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I'm trying to make it so that different users have different permissions for certain directories. For example user Bob has access to read, write, and execute the directory of /configuration, but Alice can only read and write, and lastly Eve is denied access. This is just one example of a directory. The group is called employees.

All of the employees are all under one group however when I use setfacl to make it so that Bob has full permission, then Alice and Eve are also gained full access.

Full permission table:

Directories BOB EVE ALICE
configuration rwx r rw
executable rwx - rw
logs rw r -
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  • I need a little more information to help here: 1. Which user owns the directory and which group owns the directory currently? 2. What are the user, group, and other permissions on the directory? Also note that when adding an ACL, it will match the user first and if there is no user, it will go on to match a group. Just because Bob is the only ACL you added doesn't mean the other two won't match the default group. Let me know if you have any more info or if this helped! Commented Mar 12, 2022 at 1:25
  • I removed group access for all the directories shown so that I can manually add them in using 'setfacl'. The reason why they are in a group is so they can have access to the outside directory which holds these directories in the example. Then I manually used 'setfacl' to give Bob and Alice permissions, whilst leaving out Eve. Eve still ended up having permissions and Alice was never restricted to 'rw'. I hope this can help because I'm finding it hard to explain it completely hence the table. I cannot find any specific examples of such cases online, I'm using StackedExchange as a last attempt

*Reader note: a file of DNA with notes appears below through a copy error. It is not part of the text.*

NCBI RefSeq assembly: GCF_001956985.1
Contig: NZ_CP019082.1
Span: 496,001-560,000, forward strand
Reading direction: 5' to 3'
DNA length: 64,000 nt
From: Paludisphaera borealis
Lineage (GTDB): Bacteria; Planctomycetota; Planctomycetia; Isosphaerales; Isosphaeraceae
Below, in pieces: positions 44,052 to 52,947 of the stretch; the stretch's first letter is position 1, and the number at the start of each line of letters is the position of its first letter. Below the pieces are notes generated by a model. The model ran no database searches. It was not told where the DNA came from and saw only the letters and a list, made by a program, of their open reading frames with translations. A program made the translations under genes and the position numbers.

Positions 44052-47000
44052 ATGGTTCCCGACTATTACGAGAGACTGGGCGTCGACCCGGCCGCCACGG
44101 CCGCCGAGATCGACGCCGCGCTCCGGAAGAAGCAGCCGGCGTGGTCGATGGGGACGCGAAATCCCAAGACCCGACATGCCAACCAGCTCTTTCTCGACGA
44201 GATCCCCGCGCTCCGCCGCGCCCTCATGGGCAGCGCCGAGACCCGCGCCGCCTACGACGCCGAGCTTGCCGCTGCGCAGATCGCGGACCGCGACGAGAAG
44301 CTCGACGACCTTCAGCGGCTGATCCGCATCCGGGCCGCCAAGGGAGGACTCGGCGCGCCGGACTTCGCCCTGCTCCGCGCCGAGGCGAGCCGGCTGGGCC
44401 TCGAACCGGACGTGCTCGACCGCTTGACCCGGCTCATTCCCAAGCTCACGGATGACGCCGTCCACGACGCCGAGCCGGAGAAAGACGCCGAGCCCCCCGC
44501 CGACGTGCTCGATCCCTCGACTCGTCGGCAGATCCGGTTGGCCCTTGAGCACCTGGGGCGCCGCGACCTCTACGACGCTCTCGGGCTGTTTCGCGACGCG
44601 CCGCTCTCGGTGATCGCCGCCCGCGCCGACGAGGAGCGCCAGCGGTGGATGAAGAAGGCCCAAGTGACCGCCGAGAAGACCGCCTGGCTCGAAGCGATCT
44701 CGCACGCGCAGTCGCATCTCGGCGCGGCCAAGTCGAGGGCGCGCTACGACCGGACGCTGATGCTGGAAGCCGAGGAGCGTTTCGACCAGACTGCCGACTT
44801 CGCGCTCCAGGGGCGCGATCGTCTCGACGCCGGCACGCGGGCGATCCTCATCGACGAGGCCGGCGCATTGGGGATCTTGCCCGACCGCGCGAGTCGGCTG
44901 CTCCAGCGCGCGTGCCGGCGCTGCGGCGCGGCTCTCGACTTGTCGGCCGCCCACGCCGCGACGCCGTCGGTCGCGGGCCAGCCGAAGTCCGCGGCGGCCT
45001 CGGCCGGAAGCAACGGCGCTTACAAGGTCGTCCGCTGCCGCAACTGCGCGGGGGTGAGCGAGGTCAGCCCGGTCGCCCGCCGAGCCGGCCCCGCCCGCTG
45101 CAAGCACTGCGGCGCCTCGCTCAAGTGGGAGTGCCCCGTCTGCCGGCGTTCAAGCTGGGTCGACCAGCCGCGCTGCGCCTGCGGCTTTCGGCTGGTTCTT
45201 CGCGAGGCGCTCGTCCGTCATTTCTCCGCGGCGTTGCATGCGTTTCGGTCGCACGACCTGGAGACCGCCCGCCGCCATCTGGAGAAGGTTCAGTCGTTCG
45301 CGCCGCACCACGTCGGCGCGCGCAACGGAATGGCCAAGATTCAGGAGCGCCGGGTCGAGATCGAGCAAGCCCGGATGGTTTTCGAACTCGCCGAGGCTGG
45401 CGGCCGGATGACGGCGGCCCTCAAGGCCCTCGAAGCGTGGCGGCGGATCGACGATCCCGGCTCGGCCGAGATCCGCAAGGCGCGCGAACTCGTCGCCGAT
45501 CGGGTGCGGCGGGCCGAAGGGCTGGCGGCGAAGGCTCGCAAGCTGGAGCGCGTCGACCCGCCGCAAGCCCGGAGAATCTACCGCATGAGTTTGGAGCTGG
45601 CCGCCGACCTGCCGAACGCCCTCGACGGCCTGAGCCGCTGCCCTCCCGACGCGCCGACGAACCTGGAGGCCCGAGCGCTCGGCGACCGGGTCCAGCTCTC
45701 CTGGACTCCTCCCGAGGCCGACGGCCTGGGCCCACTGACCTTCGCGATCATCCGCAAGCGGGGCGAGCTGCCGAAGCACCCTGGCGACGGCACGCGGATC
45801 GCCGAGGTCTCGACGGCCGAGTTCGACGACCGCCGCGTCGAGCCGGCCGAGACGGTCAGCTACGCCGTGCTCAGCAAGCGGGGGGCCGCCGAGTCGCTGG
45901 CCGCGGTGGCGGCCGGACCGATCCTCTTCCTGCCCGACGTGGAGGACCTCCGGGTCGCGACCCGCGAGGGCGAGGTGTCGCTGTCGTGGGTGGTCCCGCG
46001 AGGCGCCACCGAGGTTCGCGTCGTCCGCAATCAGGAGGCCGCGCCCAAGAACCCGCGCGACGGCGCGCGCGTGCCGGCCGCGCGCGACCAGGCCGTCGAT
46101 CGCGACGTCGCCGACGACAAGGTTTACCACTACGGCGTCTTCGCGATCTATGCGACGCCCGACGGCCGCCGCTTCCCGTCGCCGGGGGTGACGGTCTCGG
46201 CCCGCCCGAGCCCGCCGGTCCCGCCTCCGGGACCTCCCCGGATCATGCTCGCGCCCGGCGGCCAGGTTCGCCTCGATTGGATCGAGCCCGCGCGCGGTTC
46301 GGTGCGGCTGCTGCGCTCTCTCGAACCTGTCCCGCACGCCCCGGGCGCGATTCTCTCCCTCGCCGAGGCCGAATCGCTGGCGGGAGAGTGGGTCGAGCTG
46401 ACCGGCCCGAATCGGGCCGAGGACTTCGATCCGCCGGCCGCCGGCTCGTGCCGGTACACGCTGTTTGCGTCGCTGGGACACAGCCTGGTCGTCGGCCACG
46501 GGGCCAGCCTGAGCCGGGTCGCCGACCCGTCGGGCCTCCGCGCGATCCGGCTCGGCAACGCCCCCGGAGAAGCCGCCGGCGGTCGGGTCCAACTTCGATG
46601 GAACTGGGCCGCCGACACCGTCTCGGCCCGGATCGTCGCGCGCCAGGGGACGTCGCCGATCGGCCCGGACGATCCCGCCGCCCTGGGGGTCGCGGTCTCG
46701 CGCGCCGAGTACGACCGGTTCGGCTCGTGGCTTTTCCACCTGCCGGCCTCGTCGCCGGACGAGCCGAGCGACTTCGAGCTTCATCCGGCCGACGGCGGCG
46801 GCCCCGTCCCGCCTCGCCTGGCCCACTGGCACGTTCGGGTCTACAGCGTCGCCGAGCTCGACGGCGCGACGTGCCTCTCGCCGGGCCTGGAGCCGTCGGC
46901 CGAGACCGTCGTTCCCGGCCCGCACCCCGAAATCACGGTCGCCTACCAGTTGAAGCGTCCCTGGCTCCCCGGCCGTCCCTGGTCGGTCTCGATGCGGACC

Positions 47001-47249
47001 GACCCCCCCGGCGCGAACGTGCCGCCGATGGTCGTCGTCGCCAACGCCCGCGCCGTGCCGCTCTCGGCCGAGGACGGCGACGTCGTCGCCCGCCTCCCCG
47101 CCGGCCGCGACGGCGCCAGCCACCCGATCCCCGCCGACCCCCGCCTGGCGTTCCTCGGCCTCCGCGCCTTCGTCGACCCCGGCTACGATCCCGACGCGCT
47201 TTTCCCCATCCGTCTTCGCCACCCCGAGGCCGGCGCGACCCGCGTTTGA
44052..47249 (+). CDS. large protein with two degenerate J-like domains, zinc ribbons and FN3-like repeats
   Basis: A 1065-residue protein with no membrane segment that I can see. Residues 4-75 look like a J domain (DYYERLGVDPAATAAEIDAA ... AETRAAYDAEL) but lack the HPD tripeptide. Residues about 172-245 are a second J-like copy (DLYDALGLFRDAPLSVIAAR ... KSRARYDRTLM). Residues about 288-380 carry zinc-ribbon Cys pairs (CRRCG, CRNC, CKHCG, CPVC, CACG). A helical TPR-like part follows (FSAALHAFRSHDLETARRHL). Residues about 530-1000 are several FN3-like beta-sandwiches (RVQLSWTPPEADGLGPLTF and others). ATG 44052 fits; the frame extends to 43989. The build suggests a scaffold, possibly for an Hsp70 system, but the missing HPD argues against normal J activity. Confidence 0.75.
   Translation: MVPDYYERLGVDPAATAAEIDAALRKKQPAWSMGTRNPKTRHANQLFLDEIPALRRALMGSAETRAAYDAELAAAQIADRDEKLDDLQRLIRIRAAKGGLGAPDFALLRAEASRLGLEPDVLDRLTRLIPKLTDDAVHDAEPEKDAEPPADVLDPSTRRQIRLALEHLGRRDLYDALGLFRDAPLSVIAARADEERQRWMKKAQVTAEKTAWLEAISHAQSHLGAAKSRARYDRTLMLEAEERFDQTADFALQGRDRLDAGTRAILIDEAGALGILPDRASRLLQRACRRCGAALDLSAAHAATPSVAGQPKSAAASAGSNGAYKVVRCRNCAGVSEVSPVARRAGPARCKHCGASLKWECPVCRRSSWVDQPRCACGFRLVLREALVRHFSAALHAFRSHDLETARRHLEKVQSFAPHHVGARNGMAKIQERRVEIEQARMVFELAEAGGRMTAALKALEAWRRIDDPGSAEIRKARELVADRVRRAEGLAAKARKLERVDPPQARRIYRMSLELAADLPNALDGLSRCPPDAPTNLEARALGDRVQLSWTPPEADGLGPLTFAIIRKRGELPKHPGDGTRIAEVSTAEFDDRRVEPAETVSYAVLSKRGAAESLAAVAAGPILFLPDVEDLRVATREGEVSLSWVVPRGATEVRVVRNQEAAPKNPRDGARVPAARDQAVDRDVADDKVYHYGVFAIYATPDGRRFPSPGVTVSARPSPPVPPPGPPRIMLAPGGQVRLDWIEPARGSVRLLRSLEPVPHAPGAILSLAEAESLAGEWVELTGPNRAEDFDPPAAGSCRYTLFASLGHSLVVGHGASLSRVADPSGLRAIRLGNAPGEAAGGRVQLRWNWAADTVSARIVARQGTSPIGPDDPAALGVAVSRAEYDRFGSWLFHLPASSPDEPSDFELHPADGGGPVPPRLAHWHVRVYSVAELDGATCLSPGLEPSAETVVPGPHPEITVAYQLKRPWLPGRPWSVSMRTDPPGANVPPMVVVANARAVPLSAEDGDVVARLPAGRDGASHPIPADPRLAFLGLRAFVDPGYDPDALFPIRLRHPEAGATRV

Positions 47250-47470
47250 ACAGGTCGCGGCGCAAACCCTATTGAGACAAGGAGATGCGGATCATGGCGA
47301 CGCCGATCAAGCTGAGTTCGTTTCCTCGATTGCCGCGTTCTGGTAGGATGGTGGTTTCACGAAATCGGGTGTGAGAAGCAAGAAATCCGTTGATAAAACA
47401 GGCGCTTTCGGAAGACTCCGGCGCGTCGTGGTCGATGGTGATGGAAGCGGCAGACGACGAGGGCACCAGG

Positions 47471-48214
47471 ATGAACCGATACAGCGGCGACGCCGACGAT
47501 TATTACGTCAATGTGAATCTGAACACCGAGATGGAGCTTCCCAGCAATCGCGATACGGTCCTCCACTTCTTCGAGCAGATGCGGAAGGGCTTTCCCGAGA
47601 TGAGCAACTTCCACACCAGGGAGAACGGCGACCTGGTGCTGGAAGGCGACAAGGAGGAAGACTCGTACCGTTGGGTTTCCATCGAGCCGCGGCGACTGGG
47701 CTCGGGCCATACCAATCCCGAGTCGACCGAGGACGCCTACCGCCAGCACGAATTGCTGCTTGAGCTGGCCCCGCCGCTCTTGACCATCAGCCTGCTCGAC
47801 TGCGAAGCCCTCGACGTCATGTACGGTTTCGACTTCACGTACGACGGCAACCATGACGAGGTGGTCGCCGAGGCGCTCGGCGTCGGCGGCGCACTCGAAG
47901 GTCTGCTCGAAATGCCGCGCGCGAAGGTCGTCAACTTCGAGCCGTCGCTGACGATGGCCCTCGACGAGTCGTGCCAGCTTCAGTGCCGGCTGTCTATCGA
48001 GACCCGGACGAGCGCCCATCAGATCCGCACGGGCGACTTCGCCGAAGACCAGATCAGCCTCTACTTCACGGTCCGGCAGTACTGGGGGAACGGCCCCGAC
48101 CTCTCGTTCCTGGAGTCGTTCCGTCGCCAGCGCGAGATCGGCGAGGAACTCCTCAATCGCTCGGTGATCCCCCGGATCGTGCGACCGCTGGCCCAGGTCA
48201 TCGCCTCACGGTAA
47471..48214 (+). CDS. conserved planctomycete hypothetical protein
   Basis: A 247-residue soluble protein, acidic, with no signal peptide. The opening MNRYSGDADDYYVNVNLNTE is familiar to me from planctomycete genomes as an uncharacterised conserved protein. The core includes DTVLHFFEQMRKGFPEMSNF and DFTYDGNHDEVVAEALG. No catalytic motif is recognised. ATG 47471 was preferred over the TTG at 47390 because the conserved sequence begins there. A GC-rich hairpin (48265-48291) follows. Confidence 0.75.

– Phenom
    Commented Mar 12, 2022 at 1:39
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    Please post the commands you use, and the output of commands like ls -l and getfacl. Commented Mar 12, 2022 at 3:45
  • This edit doesn't match the description you gave for a now-deleted answer. In the comment you refer to permissions on files. Here you are talking about permissions on directories without regard to the files themselves. I think it would be better if you actually described what actions you want each person to be able to do, and let us recommend permissions to achieve that aim Commented Mar 12, 2022 at 7:32

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# As root
mkdir /configuration /executable /logs
chmod 700 /configuration /executable /logs

setfacl u:Bob:rwx,u:Eve:r,u:Alice:rw /configuration
setfacl u:Bob:rwx,u:Alice:rw /executable
setfacl u:Bob:rw,u:Eve:r /logs

I should point out that just a r or rw permission only on a directory is not going to be very useful unless you have very specific requirements in mind.

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